World

World Bank: Palestinian economy to shrink 4 percent in 2014, after several years of growth

  • FILE - In this Tuesday, Aug. 26, 2014 file photo, a Palestinian family looks from a window at the rubble of the collapsed 15-story Basha Tower following early morning Israeli airstrikes in Gaza City. The Palestinian economy is expected to contract for the first time in seven years in 2014, the result of the recent Gaza war, continued Israeli and Egyptian restrictions on Palestinian trade and a drop in foreign aid, the World Bank said Tuesday. (AP Photo/Khalil Hamra, File)

    FILE - In this Tuesday, Aug. 26, 2014 file photo, a Palestinian family looks from a window at the rubble of the collapsed 15-story Basha Tower following early morning Israeli airstrikes in Gaza City. The Palestinian economy is expected to contract for the first time in seven years in 2014, the result of the recent Gaza war, continued Israeli and Egyptian restrictions on Palestinian trade and a drop in foreign aid, the World Bank said Tuesday. (AP Photo/Khalil Hamra, File)  (The Associated Press)

  • File - In this Thursday, April 24, 2014. file photo, Palestinian farmers harvest  wheat on a farm near the West Bank city of Jenin. The Palestinian economy is expected to contract for the first time in seven years in 2014, shrinking by 4 percent, the result of the recent Gaza war, continued Israeli and Egyptian restrictions on Palestinian trade and a drop in foreign aid, the World Bank said Tuesday. The bank issued the report ahead of a meeting next week of donor nations to the Palestinians on the sidelines of the U.N. General Assembly. (AP Photo/Mohammed Ballas, File)

    File - In this Thursday, April 24, 2014. file photo, Palestinian farmers harvest wheat on a farm near the West Bank city of Jenin. The Palestinian economy is expected to contract for the first time in seven years in 2014, shrinking by 4 percent, the result of the recent Gaza war, continued Israeli and Egyptian restrictions on Palestinian trade and a drop in foreign aid, the World Bank said Tuesday. The bank issued the report ahead of a meeting next week of donor nations to the Palestinians on the sidelines of the U.N. General Assembly. (AP Photo/Mohammed Ballas, File)  (The Associated Press)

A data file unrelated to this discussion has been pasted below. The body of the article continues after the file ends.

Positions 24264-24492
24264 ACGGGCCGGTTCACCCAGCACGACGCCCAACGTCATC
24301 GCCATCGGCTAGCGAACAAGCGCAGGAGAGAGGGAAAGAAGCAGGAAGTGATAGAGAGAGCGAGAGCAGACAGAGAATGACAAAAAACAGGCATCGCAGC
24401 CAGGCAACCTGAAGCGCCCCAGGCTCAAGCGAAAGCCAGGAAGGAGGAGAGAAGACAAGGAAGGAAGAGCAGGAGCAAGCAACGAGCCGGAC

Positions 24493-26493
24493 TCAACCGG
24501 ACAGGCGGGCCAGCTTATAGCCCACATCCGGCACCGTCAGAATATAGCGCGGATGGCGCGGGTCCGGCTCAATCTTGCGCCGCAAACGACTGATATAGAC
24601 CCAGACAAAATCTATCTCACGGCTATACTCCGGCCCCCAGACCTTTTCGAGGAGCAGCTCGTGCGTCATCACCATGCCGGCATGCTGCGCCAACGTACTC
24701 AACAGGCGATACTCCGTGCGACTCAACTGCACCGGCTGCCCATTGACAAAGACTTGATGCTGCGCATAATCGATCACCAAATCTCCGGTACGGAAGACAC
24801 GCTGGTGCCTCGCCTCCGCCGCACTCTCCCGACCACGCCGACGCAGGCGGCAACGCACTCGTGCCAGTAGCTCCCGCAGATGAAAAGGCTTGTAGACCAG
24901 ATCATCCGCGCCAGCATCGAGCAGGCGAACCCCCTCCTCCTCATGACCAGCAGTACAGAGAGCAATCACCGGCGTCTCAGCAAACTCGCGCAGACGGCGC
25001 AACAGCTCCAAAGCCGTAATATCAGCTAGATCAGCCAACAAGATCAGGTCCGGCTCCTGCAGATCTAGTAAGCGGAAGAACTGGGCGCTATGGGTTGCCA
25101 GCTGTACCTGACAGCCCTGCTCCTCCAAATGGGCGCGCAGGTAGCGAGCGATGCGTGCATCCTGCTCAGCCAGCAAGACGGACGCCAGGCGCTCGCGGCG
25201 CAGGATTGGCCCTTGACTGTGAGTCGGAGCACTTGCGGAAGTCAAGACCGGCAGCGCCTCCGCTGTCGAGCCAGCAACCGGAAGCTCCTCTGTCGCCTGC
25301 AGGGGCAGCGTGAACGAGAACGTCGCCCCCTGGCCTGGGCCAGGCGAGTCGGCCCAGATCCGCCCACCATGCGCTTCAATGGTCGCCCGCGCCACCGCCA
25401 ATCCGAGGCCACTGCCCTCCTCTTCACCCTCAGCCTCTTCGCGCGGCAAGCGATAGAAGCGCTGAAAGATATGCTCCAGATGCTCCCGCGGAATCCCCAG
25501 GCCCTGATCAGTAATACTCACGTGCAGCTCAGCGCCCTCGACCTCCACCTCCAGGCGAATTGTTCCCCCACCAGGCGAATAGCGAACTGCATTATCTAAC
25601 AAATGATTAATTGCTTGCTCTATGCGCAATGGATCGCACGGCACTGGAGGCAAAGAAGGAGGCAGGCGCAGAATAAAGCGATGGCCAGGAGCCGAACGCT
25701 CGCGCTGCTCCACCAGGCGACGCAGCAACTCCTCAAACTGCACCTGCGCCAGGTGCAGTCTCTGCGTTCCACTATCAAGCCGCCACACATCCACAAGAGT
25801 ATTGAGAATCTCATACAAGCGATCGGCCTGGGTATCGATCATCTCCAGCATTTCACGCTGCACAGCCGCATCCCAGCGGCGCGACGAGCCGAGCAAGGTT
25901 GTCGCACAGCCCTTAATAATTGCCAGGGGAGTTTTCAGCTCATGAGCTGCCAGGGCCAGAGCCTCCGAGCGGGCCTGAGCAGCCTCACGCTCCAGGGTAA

• FILE - In this Wednesday, July 13, 2011 file photo, a Palestinian worker in a family owned workshop that makes checkered head scarves, or keffiyehs, works a loom, in the West Bank city of Hebron. The Palestinian economy is expected to contract for the first time in seven years in 2014, shrinking by 4 percent, the result of the recent Gaza war, continued Israeli and Egyptian restrictions on Palestinian trade and a drop in foreign aid, the World Bank said Tuesday. The bank issued the report ahead of a meeting next week of donor nations to the Palestinians on the sidelines of the U.N. General Assembly. (AP Photo/Bernat Armangue, File)

    FILE - In this Wednesday, July 13, 2011 file photo, a Palestinian worker in a family owned workshop that makes checkered head scarves, or keffiyehs, works a loom, in the West Bank city of Hebron. The Palestinian economy is expected to contract for the first time in seven years in 2014, shrinking by 4 percent, the result of the recent Gaza war, continued Israeli and Egyptian restrictions on Palestinian trade and a drop in foreign aid, the World Bank said Tuesday. The bank issued the report ahead of a meeting next week of donor nations to the Palestinians on the sidelines of the U.N. General Assembly. (AP Photo/Bernat Armangue, File)  (The Associated Press)

The World Bank says the Palestinian economy is expected to shrink by 4 percent in 2014 after seven years of largely aid-driven growth.

The bank said in a report Tuesday that the slump was caused by the recent war in the Gaza Strip, continued Israeli and Egyptian movement and trade restrictions, particularly in Gaza, and a drop in foreign aid.

The bank says Gaza entered a recession, with an anticipated 2014 downturn of 15 percent, while the West Bank economy is seen stagnating at 0.5 percent annual growth.

The bank called for lifting restrictions on Palestinians and said a unified government must run the Palestinian territories.

Steen Lau Jorgensen, the bank's top official in the region, told The Associated Press that the bleak results are "a wake-up call to everyone."